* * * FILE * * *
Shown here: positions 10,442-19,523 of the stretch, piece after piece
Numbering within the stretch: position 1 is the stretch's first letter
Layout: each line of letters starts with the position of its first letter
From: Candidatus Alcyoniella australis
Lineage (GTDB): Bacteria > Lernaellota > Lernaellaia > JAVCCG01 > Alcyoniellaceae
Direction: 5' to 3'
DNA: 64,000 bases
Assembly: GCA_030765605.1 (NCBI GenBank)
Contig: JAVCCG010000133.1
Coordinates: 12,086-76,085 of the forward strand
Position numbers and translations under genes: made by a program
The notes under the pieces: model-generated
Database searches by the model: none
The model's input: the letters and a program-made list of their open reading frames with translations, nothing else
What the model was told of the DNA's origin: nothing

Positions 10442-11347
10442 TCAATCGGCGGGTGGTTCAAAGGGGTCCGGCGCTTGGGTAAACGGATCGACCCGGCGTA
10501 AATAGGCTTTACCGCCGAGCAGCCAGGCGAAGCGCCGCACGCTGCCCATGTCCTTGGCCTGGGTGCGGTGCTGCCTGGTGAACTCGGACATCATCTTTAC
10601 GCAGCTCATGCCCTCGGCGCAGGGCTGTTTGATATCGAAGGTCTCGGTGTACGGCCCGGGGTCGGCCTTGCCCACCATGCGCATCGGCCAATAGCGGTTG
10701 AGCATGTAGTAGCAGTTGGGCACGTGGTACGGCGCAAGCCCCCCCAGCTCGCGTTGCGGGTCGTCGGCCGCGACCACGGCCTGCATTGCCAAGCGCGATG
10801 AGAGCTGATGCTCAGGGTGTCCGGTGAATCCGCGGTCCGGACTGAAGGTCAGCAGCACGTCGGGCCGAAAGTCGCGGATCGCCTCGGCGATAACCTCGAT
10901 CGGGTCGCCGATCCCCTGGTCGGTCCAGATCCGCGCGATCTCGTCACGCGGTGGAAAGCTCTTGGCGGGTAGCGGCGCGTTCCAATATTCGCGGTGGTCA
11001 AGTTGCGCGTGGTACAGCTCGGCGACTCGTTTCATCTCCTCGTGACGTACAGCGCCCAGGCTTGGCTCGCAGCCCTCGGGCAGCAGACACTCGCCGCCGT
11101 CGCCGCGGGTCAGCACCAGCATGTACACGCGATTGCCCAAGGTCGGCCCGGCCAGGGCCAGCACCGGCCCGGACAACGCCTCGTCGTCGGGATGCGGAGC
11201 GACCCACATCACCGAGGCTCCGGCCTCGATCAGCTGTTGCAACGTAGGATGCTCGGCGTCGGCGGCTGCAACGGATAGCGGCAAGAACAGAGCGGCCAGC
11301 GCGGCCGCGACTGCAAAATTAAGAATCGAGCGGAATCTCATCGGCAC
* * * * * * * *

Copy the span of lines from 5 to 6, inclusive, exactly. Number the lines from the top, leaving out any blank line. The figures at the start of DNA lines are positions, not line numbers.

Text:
Lineage (GTDB): Bacteria > Lernaellota > Lernaellaia > JAVCCG01 > Alcyoniellaceae
Direction: 5' to 3'